Two-thirds of SMEs have a lower value than their owners think

Up to 75% of SMEs (small and medium-sized businesses) would experience operational problems if their management were “out of order” for more than a week. The main reason is the absence of automated company management processes that would keep the company running when the management was absent. If such firms were sold, this would lower their value by up to tens of percent.

The labour productivity analysis revealed that the owners of smaller companies devote 50% of their time to administration and micromanagement, and only 10% to strategic company development or contract development (40%).

“Owners or top managers usually hold more posts at the same time, their presence is also required for trivial decisions. The normal operation of a company is practically impossible when they’re absent. If there is a problem with such dependency, it will be fully revealed by a longer vacation or a sickness leave, as was the case with the Covid-19 pandemic last year. In case the firm is sold, this will be reflected in its value,” comments Petr Pavlita, CEO of INVEST FORUM, a business broker assisting with sale of companies.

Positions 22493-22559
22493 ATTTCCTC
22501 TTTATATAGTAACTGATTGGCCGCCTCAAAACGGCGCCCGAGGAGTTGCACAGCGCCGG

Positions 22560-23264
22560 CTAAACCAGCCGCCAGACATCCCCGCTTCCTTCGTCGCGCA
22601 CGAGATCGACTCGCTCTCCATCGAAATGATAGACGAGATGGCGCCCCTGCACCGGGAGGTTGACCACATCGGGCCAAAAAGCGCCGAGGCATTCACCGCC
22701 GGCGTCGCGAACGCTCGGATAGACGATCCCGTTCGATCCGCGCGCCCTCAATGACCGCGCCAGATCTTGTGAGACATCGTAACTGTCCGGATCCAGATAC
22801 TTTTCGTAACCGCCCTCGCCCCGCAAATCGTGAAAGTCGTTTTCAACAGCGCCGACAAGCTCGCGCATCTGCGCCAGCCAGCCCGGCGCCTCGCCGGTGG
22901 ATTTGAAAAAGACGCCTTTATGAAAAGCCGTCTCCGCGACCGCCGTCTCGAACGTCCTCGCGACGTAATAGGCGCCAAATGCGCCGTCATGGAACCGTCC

Unproductive work due to the absence of automated processes significantly reduces the company price at the time of their sale. The selling price can be cut down by tens of percent; in some cases the company can become unsaleable.

Up to 80% of decisions can be made by subordinates

Low management productivity is typically a bad habit of many company owners, who humbly built their businesses from the bottom. The fear of decision-making without their own participation as well as loss of control over the company’s daily life make it impossible for the company to grow, prepare it for sale or leave it to a new generation of managers.

The only way to further develop the company is to transfer its activities into processes. “Up to 80% of decisions can be made automatically by individuals with appropriate competencies. Top managers only deal with exceptional situations and can focus on company development,” says Martin Lonský, CEO of Aputime.

* ApuTime publishes the rate of unproductive working time based on an analysis of 267 companies of various sizes and specializations. The analysis concentrates on the “office jobs” only, i.e. intellectual job activities performed using computer technology.

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